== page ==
“I know, I know,” he continued, putting up his hand before I could say anything, not that I knew what to say. “I’ve got this reputation. Funny, the girls I have been with would never say we hadn’t gone that far if they were asked. It would reflect more on them than me, I guess. It’s not that they didn’t want to; it’s more that I didn’t want to with them. Do you believe me?”
He nodded. “Understandable.”
“Why tell me that, anyway?” I asked. “You think that is the reason I’ve held back, that you’ve been with so many other girls, and I’d just be another?”
“Well, it could be your reason.”
“If I thought you believed that, I would certainly be even more skeptical about what you’re saying now,
wouldn’t I? Naturally, I’d think you were manipulating me.”
“I guess, but you’re about as easy to manipulate as a steel rod.” He leaned back.
“Remember that conversation we had once about why some girls are easy and some aren’t? You’ve tried to get me to go further, Kane. You’re not exactly Mr. Shy. You don’t come off as a virgin.”
“I wanted to, yes. I wanted to upstairs just now. I don’t think I ever wanted to more. I want to every moment I’m with you. You think that’s dirty or something?”
“No. I didn’t say that.”
“I think it will mean more with you. I hope you think or will think the same. I suppose all I’m trying to say is, when you’re ready, I’m ready.”
“I think you’ve been ready from the first day.”
He held up his hands. “Guilty,” he said, and stood up. “I’d better get out of here before I confess too much more.” He scooped up his books and turned toward the door.
“What brought on this confession, Kane?”
He stood looking at the floor.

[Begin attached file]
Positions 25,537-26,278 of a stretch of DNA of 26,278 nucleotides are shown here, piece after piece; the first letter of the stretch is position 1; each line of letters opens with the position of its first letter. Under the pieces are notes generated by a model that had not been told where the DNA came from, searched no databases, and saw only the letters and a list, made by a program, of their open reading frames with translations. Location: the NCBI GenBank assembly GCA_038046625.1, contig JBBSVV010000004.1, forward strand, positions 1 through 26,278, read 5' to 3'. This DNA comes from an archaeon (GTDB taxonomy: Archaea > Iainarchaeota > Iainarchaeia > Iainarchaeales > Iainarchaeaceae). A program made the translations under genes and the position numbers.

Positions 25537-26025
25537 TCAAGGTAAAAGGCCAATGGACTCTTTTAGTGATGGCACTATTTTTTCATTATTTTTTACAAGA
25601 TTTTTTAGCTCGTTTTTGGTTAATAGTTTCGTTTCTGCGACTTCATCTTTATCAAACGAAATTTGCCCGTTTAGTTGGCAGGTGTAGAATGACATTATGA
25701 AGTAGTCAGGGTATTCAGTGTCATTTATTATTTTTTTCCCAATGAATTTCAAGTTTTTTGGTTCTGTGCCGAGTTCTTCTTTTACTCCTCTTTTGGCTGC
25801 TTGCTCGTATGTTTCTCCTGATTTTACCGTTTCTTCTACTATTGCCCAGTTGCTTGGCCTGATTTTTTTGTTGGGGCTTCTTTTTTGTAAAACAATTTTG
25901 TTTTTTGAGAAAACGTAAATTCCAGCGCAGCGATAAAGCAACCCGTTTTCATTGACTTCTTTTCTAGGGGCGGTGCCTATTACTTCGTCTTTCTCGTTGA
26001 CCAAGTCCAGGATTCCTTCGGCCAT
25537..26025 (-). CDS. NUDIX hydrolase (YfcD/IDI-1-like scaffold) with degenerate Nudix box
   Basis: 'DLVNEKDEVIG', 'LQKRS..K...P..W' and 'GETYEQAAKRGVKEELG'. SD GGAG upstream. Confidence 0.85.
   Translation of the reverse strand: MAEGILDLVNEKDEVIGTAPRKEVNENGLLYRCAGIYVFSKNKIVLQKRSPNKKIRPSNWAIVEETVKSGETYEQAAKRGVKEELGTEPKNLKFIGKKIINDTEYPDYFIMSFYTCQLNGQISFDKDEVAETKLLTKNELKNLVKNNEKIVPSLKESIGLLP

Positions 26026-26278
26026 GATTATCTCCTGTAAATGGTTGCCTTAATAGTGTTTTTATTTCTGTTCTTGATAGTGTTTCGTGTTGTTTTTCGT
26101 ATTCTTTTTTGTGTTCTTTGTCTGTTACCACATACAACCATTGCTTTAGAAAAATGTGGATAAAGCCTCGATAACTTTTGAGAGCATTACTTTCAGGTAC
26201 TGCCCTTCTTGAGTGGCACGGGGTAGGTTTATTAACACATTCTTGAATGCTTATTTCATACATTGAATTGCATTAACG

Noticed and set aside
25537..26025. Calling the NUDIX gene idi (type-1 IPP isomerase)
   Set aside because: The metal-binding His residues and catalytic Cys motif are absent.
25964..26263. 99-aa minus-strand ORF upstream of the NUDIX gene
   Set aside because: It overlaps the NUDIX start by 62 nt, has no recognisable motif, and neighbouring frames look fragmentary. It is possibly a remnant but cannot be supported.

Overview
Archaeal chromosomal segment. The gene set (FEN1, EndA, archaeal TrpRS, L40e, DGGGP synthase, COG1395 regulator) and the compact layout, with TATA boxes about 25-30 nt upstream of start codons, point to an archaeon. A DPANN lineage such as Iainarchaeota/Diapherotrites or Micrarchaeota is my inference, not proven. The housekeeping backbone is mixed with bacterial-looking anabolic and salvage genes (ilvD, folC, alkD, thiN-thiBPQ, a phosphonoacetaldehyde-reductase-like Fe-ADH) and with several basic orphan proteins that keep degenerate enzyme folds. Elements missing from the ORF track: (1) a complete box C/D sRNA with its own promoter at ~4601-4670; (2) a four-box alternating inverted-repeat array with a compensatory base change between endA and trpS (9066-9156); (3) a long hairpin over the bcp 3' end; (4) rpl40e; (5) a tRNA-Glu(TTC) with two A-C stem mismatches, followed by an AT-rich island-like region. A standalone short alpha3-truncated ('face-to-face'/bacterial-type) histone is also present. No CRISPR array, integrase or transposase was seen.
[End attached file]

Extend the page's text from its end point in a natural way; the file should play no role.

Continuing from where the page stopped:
“It was Christopher, wasn’t it?” I asked him before he could leave. “The things he wrote about sex, his feelings? That’s what got you to tell me this, isn’t it?”
I didn’t think he would answer. He looked like he just wanted to leave, but after a moment, with his head still down, he said, “Yes.”
“Why? What exactly was it that pushed your buttons? Don’t try to make a joke of it,” I added quickly. “What will make anything between us significant is honesty.”
He looked at me and said, “My sister is only a few years older than I am. She’s very pretty.”
“I know. I’ve seen her. So?” My mind began spinning with the possibilities. What else was he going to tell me? Did I want to hear it?
“Enough said for now, maybe,” he replied. “I’ll see you in the morning.”
If I had ever felt I was hanging off a cliff, it was right then. He was already halfway to the stairs. I got up to follow him down and to the doorway. He paused and turned to me. Suddenly, he looked more like he did in the attic, more like Christopher than Kane. I even imagined that wig. The light in his eyes seemed to flicker. He had never looked as serious and less Kane Hill–like than he did at this moment. It made my heart flutter.